What the spacecraft might be up to in this type of Low Earth Orbit, some 50 Kilometers lower than the International Space Station, is pretty much unknown. As with the previous X-37B flights, only very few details on the OTV 5 mission are being shared with the public and most of what resides in the vehicle’s 2.1 by 1.2-meter payload bay will remain secret.
One payload on the OTV 5 mission that was publicly acknowledged is the Air Force Research Laboratory Advanced Structurally Embedded Thermal Spreader that will test experimental electronics and oscillating heat pipe technologies over a long-duration space flight. Three oscillating heat pipes are part of the package to evaluate the technology for future applications in space as it could offer lighter and less expensive thermal control solutions for satellite missions. The goal of the OTV-5-mounted experiment will be to evaluate the technology’s initial thermal performance and monitor it over an extended period to assess long-term degradation.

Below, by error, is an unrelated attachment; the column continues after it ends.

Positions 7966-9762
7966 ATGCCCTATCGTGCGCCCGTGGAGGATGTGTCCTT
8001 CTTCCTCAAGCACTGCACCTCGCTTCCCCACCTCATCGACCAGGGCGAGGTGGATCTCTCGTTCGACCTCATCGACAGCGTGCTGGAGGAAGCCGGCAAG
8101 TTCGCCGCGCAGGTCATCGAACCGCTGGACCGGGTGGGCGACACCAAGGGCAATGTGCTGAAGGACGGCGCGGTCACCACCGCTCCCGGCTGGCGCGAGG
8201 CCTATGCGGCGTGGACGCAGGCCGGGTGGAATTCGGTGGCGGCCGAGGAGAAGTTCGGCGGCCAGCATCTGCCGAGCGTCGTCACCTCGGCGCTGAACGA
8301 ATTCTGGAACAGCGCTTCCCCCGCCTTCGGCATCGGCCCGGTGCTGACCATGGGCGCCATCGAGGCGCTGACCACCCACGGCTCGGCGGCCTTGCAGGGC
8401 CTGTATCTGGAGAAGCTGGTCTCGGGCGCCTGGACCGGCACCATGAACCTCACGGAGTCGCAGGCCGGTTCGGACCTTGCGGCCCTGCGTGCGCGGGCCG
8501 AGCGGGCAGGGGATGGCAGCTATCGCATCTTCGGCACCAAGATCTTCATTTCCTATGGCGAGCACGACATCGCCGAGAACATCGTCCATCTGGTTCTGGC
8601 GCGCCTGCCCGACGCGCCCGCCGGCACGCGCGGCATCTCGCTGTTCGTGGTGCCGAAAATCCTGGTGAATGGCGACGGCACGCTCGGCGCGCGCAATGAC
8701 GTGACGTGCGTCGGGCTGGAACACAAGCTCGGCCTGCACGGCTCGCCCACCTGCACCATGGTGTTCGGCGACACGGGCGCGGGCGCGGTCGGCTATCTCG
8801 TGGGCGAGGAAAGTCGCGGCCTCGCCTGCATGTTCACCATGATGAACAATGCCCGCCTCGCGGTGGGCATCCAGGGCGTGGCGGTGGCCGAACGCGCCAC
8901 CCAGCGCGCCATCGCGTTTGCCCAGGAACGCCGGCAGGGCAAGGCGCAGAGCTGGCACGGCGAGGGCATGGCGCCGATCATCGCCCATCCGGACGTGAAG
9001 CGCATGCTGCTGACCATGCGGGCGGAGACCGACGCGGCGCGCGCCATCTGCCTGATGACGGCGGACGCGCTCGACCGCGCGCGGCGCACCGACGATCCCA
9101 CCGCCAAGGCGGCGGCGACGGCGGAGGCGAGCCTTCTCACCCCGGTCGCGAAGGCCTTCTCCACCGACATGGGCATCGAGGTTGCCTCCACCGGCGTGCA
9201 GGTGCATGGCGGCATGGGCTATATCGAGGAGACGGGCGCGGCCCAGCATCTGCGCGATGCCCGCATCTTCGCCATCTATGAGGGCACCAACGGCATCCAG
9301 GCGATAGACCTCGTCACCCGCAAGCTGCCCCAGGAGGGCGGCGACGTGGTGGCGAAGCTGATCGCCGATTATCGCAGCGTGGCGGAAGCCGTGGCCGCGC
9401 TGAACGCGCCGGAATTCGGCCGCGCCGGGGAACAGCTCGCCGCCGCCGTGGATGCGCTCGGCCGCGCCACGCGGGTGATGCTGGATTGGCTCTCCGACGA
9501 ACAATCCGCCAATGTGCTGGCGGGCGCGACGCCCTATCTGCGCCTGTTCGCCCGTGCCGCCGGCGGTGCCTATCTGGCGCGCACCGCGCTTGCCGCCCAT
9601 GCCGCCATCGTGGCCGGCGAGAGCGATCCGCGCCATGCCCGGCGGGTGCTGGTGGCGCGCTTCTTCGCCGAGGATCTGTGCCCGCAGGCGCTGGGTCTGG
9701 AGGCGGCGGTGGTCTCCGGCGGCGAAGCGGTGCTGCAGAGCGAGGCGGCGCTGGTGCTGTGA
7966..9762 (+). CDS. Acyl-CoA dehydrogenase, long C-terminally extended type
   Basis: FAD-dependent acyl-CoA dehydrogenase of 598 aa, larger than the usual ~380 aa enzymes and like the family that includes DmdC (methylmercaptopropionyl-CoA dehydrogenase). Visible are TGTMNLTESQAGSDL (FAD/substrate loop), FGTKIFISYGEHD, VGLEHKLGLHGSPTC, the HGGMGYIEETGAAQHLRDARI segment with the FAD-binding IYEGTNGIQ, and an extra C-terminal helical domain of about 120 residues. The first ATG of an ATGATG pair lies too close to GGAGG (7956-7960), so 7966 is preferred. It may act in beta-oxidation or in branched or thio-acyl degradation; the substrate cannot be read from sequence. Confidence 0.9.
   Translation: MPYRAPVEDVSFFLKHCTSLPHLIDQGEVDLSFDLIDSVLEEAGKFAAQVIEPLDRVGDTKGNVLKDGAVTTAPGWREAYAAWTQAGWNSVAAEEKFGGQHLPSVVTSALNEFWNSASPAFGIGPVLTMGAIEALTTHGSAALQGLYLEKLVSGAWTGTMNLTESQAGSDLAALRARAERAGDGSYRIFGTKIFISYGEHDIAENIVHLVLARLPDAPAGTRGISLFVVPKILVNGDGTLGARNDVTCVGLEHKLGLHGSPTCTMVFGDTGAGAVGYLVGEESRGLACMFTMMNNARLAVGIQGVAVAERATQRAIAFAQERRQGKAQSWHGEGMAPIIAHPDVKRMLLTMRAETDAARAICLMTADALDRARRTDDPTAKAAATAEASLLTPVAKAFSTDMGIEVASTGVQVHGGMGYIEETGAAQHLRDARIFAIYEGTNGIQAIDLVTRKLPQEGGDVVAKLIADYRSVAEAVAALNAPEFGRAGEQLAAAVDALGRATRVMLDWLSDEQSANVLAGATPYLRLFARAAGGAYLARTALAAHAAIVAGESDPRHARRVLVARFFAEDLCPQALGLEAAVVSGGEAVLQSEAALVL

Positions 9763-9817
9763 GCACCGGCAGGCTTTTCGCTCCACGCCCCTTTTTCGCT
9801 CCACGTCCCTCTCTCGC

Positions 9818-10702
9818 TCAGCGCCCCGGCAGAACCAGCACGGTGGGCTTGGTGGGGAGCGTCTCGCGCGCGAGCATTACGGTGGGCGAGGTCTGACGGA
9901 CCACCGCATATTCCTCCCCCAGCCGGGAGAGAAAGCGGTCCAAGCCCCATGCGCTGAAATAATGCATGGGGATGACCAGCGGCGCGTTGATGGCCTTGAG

The Air Force also said the OTV 5 mission hosts small satellite ride shares to demonstrate greater opportunities for rapid space access; however, no additional objects have been cataloged under the OTV 5 mission’s international designator 2017-052 up to this point.
The planned duration of the OTV 5 mission was not revealed beforehand but the U.S. Air Force stressed on numerous occasions that the duration of X-37B missions is driven by a number of operational constraints including the performance of the spacecraft and the requirements of the different experiments flying on the mission. The presence of a heat pipe experiment – a component that has to function over periods of many years on future operational missions – could indicate that the OTV 5 mission may be of extended duration. OTV 4 set a new endurance record for the program, remaining in orbit for 718 days, indicating OTV 5 may not be returning to Earth any time soon.